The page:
One effective approach to treating large amounts of wastewater produced during livestock production is to use it to irrigate crops. ARGs are spread readily among microbial populations by mobile genetic elements, and may pose threats to human health here, swine wastewater was used to irrigate cultivated peppers, and compared to relatively ARG-free groundwater. AFI was compared to CFI (100%) at three AFI irrigation rates (80%, 65% and 50% of CFI). The results showed that wastewater irrigation resulted in greater accumulation of antibiotics and ARGs in soil than groundwater irrigation. The effect of wastewater was much more pronounced in rhizosphere than in the bulk soils. Compared with CFI, AFI using wastewater reduced the relative abundance of ARGs in rhizosphere, but the concentration of antibiotics was largely unaffected; though antibiotic concentrations in roots were significantly. The soil bacterial communities did not change significantly between the different irrigation rates, but different behaviours were observed between ARGs and antibiotics at different irrigation rates. Antibiotic availability plays an important role in the diffusion of ARGs. In conclusion, AFI with livestock wastewater can reduce the relative abundance of ARGs in rhizosphere, but reducing irrigation amount should be employed carefully for the safe agricultural production.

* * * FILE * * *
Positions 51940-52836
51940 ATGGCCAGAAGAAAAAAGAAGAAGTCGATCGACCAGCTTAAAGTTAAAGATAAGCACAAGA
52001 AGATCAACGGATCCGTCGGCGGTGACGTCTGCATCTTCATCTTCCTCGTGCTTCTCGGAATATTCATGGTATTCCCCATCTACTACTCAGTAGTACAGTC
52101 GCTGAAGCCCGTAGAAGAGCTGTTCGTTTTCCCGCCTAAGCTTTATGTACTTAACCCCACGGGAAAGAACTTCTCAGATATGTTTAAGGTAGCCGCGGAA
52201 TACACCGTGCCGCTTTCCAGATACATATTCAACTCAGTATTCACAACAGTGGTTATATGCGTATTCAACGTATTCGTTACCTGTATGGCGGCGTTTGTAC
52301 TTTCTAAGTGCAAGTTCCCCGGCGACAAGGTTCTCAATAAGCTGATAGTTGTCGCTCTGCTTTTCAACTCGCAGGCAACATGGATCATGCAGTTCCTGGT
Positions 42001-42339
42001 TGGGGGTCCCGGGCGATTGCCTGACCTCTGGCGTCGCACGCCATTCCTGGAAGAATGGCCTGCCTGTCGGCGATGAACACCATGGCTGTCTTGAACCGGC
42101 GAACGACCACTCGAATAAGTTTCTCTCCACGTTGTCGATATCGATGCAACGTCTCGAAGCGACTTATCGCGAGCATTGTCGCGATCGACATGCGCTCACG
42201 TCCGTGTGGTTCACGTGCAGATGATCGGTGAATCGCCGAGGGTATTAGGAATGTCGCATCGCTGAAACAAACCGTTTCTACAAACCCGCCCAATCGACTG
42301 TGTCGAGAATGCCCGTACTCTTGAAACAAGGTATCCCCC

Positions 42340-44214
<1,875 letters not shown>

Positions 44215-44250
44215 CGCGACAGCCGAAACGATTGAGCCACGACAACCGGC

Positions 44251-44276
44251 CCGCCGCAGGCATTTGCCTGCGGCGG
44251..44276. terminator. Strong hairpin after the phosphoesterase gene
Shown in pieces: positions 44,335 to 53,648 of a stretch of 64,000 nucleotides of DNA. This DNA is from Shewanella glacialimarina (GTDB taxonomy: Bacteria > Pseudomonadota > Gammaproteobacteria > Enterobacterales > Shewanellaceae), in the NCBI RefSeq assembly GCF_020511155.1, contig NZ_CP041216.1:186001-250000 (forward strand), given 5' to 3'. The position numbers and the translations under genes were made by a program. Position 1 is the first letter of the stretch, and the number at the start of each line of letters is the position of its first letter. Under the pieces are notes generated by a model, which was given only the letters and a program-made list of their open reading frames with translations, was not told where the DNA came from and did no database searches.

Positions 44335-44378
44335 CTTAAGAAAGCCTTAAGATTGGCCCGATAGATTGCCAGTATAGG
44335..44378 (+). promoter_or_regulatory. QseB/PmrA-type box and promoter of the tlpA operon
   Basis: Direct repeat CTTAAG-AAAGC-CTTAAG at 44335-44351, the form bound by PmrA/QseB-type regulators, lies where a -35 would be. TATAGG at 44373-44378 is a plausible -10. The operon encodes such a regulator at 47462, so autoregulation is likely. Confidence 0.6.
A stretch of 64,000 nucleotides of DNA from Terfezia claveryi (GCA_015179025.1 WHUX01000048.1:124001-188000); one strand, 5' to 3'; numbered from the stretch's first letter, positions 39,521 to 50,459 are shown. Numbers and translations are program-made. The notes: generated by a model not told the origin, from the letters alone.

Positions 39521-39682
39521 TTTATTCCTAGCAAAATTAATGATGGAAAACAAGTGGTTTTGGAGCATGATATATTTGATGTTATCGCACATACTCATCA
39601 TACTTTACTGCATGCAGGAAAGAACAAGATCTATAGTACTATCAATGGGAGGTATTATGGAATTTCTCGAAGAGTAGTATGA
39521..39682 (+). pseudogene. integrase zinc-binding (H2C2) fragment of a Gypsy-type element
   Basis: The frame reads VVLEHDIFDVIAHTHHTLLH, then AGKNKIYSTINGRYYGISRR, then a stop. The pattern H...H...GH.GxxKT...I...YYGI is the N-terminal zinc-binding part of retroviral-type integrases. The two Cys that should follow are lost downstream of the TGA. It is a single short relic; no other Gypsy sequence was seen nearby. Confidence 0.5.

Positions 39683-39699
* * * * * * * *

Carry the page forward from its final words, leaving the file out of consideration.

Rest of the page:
Published Date: 2020-11-30; Received Date: 2020-11-09